In this post we’re going to jump into the best public golf courses in Miami.
This epic city on Florida’s east coast is a renowned holiday destination. And if you are traveling to the city, you’ll be pleased to know there are some top class publicly accessible golf facilities.
In fact, there are far more public golf courses around Miami, than there are private member-only golf courses. So in a way you’re spoilt for choice albeit for some of the better courses you’ll need to stay at the hotel onsite to play.
For this list, I’ve really only looked at golf courses within a half hour’s drive. So I’ve excluded some fine public golf courses such as Jacaranda Golf Club and The Club at Emerald Hills, which are both up past Hollywood towards Fort Lauderdale.
See also: What are the best public golf courses in Fort Lauderdale?
The best public golf courses in Miami
|1||Blue Monster Golf Course (Trump National Doral)|
|3||Soffer Course (JW Marriott Turnberry Resort & Spa)|
|4||Golden Palm Golf Course (Trump National Doral)|
|5||Miami Beach Golf Club|
|6||Biltmore Golf Course|
|7||Red Tiger Golf Course (Trump National Doral)|
|8||Normandy Shores Golf Club|
|9||Miami Shores Golf Club|
|10||Miami Springs Golf & Country Club|
|Value for money||Normandy Shores Golf Club|
|Groups||Miami Springs Golf & Country Club|
|Clubhouse||Blue Monster Golf Course (Doral Golf Resort)|
1. Trump National Doral (Blue Monster, Golden Palm & Red Tiger)
We kick off our Miami public golf courses deep-dive, with the iconic Trump National Doral. This luxury world-class golf resort is one of the finest places to stay in Miami. Villa-style accommodations, a sensational spa, top-class dining facilities, you name it.
From a golf stand-point, there are four championship courses. The Red Tiger, The Golden Palm, The Silver Fox and the superb Blue Monster. This is a golfing haven.
Clearly the course which receives most acclaim is the Blue Monster. For over half a century it has consistently been on the PGA Tour rota. All of the finest pros have graced the fairways here.
More recently in 2014, the course underwent an exhaustive restoration led by the highly regarded Gil Hanse. Every hole was assiduously redesigned to reclaim much of the past-grandeur.
Do be warned though, the Blue Monster is also incredibly tough. From the back tees it measures nearly 7,600 yards. Add to that length deep Bermuda rough, vast bunkers and plenty of water, choose your tee carefully.
The Golden Palm is the other course to highlight and makes our list. Like all the courses at Doral, it received Gil Hanse’s fine attention-to-detail in one of the first renovations following Trump’s purchase of the resort.
The course was initially designed by Robert Von Hagge, opening in the late 60s. Although following various renovations over the years, little resembles this early design.
The routing offers a nice variety of holes. On occasion there are wide open fairways quickly followed by narrow tree-lined holes. But one consistent feature is water and lots of it. In fact water is literally in play on all 18-holes!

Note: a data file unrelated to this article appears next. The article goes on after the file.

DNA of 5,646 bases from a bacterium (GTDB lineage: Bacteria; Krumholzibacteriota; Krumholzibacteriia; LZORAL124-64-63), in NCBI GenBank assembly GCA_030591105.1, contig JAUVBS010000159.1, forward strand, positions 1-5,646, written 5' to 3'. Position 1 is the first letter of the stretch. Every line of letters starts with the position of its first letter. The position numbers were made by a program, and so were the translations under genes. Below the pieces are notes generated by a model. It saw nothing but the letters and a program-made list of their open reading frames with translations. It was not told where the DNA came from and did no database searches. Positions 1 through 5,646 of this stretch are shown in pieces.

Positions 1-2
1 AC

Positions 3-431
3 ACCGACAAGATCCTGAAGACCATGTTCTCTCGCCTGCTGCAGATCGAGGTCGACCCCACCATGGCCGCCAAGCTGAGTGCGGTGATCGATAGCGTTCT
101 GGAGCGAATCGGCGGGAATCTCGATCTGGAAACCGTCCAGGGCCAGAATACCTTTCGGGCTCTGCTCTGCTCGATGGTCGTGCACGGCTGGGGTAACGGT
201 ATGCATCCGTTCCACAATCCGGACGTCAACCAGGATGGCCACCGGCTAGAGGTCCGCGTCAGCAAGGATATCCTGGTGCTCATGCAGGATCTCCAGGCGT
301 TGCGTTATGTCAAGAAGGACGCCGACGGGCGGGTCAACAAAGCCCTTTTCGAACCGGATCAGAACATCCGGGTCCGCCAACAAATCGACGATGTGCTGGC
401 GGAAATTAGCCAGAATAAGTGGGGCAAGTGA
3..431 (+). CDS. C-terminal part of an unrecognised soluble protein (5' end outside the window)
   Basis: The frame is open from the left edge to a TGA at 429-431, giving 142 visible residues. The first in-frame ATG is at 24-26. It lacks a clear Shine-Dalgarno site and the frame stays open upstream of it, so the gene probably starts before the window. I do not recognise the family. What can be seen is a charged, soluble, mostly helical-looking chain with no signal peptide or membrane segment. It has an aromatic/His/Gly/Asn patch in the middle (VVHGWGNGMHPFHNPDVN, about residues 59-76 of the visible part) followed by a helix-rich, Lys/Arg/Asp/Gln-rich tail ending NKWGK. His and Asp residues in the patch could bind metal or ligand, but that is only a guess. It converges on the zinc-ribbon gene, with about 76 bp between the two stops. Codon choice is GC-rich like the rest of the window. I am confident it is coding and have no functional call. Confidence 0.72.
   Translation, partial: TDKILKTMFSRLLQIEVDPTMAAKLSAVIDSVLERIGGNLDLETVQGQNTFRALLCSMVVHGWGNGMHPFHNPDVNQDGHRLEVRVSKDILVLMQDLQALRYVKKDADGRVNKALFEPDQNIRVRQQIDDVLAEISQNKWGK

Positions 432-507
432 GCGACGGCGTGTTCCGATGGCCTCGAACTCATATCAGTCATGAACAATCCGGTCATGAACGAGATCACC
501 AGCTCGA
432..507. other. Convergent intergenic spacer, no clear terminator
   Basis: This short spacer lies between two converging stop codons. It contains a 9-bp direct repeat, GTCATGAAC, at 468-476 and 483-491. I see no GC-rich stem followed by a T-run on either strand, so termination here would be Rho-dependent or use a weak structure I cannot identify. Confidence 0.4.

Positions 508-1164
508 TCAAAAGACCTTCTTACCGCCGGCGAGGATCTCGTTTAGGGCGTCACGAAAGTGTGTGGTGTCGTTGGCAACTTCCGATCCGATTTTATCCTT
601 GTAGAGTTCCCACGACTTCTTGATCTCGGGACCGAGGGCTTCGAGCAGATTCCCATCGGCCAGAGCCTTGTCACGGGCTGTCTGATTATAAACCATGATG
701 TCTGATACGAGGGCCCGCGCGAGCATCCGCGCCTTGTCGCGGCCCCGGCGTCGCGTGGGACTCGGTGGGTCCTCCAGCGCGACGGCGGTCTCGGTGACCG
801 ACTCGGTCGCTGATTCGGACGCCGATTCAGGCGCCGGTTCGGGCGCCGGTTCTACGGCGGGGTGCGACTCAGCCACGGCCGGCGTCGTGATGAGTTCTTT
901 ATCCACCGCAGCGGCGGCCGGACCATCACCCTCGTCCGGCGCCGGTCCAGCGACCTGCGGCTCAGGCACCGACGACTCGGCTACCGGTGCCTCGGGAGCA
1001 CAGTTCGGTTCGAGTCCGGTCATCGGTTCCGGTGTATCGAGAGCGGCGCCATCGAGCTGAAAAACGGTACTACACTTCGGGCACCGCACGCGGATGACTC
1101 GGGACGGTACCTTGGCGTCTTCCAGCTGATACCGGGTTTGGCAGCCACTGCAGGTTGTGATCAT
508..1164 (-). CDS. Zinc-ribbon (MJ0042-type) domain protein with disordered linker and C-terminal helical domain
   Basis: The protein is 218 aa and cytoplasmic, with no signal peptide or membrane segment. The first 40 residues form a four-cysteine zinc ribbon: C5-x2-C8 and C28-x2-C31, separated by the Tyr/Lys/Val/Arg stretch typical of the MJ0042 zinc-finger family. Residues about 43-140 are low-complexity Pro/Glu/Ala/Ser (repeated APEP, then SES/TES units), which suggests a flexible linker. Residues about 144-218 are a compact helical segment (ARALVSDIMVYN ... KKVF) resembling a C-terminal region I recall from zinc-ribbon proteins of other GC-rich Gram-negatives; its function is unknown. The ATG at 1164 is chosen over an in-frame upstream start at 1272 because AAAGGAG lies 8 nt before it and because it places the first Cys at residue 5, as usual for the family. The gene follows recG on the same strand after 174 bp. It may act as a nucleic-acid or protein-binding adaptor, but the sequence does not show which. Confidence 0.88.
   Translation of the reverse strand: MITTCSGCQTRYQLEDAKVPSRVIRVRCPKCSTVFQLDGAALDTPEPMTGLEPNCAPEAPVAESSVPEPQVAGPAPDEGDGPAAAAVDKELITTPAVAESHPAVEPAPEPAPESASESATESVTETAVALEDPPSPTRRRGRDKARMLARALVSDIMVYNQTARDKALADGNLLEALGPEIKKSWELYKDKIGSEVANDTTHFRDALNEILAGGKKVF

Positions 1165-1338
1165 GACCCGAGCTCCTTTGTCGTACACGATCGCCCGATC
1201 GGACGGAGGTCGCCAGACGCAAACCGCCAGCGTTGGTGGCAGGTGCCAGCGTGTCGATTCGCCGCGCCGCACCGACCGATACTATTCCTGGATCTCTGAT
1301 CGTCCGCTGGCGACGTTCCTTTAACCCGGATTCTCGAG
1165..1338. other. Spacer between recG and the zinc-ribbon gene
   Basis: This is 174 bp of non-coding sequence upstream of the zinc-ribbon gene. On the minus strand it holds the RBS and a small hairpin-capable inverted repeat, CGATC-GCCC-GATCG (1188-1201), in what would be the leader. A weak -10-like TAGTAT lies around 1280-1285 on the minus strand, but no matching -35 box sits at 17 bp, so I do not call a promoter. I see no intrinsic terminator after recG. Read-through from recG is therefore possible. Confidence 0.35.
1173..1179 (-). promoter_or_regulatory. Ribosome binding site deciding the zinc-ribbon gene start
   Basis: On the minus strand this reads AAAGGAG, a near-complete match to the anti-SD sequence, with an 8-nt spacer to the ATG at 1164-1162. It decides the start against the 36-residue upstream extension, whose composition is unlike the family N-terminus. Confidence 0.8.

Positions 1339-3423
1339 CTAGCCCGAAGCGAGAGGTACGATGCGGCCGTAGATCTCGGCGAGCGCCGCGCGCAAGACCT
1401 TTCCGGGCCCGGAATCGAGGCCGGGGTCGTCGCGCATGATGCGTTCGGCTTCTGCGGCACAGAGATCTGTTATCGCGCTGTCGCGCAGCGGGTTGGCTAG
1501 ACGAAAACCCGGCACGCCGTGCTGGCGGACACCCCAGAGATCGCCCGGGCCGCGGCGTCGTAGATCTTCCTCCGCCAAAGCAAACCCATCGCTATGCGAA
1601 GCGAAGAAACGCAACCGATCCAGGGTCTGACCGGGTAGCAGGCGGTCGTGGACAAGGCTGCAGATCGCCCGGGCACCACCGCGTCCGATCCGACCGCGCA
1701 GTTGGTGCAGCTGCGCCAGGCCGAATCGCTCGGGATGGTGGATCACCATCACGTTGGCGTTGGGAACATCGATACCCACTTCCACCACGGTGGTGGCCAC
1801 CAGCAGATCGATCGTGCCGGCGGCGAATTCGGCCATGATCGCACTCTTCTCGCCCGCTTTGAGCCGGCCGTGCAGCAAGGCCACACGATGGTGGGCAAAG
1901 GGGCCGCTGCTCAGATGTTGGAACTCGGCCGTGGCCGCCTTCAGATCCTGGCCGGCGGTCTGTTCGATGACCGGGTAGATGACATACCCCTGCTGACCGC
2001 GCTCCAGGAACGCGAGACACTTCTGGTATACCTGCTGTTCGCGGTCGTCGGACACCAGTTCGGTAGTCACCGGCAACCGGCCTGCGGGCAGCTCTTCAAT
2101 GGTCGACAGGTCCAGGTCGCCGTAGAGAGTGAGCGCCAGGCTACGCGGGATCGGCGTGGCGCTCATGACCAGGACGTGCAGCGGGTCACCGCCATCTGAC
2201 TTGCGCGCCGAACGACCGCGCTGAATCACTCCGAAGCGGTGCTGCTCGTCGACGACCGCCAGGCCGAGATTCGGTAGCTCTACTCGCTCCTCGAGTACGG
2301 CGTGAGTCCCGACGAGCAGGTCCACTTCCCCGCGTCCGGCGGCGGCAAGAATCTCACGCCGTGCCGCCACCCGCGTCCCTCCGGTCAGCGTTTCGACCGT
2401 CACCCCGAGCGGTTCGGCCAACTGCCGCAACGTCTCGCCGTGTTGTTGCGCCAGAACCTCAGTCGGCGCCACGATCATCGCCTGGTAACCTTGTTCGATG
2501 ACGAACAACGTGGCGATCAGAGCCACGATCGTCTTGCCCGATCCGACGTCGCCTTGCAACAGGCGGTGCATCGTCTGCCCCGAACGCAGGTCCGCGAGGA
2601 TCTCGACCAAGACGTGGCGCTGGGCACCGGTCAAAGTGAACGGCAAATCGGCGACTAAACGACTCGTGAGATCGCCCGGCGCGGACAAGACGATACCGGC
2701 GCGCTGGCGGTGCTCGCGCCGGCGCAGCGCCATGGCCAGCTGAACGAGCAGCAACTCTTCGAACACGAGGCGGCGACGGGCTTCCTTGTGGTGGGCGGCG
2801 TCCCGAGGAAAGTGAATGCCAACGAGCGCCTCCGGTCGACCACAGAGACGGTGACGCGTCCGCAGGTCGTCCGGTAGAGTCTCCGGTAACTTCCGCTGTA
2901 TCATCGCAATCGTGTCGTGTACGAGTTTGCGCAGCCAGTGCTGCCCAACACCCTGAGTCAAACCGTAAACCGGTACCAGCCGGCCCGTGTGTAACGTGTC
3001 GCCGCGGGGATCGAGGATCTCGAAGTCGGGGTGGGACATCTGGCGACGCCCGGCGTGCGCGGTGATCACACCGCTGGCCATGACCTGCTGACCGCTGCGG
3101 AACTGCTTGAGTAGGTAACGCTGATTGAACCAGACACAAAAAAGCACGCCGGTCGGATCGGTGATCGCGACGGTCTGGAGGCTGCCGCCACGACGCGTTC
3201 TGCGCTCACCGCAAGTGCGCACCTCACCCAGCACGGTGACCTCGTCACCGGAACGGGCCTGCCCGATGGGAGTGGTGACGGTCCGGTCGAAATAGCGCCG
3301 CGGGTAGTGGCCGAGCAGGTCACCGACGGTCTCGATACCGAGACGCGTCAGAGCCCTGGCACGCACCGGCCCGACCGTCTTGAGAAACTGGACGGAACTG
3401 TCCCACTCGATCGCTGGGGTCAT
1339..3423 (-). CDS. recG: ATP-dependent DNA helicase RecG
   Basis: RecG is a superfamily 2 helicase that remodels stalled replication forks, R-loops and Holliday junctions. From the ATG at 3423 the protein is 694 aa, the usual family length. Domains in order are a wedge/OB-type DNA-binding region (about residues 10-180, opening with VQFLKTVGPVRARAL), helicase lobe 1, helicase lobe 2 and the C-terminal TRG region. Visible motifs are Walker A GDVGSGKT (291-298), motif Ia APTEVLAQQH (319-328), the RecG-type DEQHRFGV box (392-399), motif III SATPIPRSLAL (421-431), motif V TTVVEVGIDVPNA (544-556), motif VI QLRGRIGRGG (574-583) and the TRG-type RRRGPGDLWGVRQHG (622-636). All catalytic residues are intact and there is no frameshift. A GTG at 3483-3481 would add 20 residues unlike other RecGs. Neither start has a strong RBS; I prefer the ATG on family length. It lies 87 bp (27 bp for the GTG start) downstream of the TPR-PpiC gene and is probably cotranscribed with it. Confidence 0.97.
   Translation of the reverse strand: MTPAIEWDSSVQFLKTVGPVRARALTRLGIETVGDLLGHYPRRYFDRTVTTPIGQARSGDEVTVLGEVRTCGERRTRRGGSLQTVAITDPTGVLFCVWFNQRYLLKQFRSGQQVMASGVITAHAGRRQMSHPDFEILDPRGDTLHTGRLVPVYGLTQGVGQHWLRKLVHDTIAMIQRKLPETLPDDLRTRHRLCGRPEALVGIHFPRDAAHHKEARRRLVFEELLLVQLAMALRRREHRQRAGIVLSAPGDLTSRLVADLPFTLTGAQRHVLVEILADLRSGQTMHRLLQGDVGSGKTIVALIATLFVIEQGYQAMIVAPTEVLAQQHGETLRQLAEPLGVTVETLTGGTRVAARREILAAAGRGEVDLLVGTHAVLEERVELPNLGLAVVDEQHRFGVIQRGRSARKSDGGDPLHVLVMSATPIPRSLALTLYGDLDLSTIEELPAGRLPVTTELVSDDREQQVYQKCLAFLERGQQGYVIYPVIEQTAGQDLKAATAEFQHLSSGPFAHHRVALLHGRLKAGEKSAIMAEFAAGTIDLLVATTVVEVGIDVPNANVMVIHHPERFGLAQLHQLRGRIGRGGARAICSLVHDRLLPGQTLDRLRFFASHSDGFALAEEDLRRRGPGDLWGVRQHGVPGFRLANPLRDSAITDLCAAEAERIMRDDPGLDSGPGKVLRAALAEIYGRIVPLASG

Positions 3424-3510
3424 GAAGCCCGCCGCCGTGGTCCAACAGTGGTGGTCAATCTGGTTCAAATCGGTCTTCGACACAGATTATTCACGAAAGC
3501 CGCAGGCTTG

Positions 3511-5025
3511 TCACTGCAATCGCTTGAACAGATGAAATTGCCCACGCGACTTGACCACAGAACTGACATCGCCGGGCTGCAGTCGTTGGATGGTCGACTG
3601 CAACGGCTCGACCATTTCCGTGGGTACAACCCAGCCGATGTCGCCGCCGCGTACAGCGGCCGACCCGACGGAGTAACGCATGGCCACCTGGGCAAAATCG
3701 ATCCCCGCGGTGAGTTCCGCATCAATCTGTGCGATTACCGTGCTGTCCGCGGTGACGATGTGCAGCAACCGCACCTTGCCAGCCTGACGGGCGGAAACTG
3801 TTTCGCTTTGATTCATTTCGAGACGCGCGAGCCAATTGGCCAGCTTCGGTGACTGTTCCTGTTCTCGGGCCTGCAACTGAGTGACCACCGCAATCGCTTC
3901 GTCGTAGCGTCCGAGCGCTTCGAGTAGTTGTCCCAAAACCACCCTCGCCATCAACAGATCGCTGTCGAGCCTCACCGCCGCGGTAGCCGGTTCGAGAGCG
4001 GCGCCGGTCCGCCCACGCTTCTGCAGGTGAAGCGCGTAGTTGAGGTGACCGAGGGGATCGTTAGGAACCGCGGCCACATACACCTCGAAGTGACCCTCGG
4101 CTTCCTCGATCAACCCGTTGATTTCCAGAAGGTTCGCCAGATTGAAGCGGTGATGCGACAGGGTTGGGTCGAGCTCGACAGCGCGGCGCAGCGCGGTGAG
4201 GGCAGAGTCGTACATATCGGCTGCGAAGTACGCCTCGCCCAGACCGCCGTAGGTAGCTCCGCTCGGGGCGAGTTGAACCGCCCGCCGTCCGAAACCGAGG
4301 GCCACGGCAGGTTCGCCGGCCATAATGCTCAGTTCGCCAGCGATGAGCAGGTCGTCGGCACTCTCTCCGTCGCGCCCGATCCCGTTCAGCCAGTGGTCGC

And if you think you’ve had enough water by the time you get to the eighteenth, just you wait. Following a narrow tee shot, you’ll have to approach a true island green only accessible via a narrow bridge. Understandably this is the Golden Palm’s signature hole.
2. Crandon Golf
Over on the barrier island of Key of Biscayne is the wonderful Crandon Golf. Accessible by driving across the scenic Rickenbacker Causeway, the site offers some magnificent views back across to Miami.
Not only does the site offer majestic views, it is also bursting with nature and wildlife. Set around a subtropical lagoon, there are mangrove swamps and salt-water lakes aplenty. Add to this a wide range of wildlife, with gators, iguanas and all types of birds.
As for the layout, it is a Robert Von Hagge and Bruce Devlin design, which opened in 1972. And it is a highly rated layout which ever since opening, has regularly hosted top events. The Senior PGA Tour has called Crandon home for many years.
There are some great holes here with even from the off the challenge slapping you in the face. A dogleg par-5 where you need to drive over water to access a tight green complex. Throughout you’ll find the fairways offer generous landing areas. It is in approaching the greens when things get a bit more challenging.
A great course with even better value-for-money.
3. JW Marriott Turnberry Resort & Spa (Soffer Course)
Another golf course set within a luxury golf resort, is the Soffer Course at the JW Marriott Turnberry Resort.
The resort is a good half hour’s drive north of downtown Miami in Aventura, close to North Miami Beach and Sunny Isles Beach. Like Trump National Doral, the JW Marriott Turnberry Resort is superb. Without doubt it is one of ‘the’ places to stay when visiting Miami.
The Soffer Course is one of two onsite, with the other being the Miller Course. It was named after the businessman who funded the resort build Donald Soffer and designed by the great Robert Trent Jones Snr. Like the Miller Course, which was also designed by Trent Jones, it opened for play in 1971.
Yet the Soffer Course is without doubt the apex offering. Measuring some 600 yards longer than the Miller, it has been chosen to host a number of high-profile tournaments. These include various LPGA and PGA events.
In 2006, both layouts were completely renovated by Raymond Floyd. This project fundamentally changed, and improved, the character of the course with many sizable changes.
These drastic measures were necessary to plug the dwindling membership and reestablish both layouts as some of Miami’s best public golf courses.
4. Miami Beach Golf Club
Over towards Miami Beach, in one of the most popular parts of the city, is Miami Beach Golf Club. This is a club which has been in situ for over a century, having originally opened in 1923, under the name of Bayshore Golf Club.
1923 was a booming period of development in Miami and Bayshore Golf Club was part of a much larger development plan. The pioneering development plan was to lure wealthy Americans down to southern Florida during the winter months.
Fast forward to the early twenty-first century, 2002 to be precise, the course benefitted from a major renovation. It was also at this point the name changed to Miami Beach Golf Club.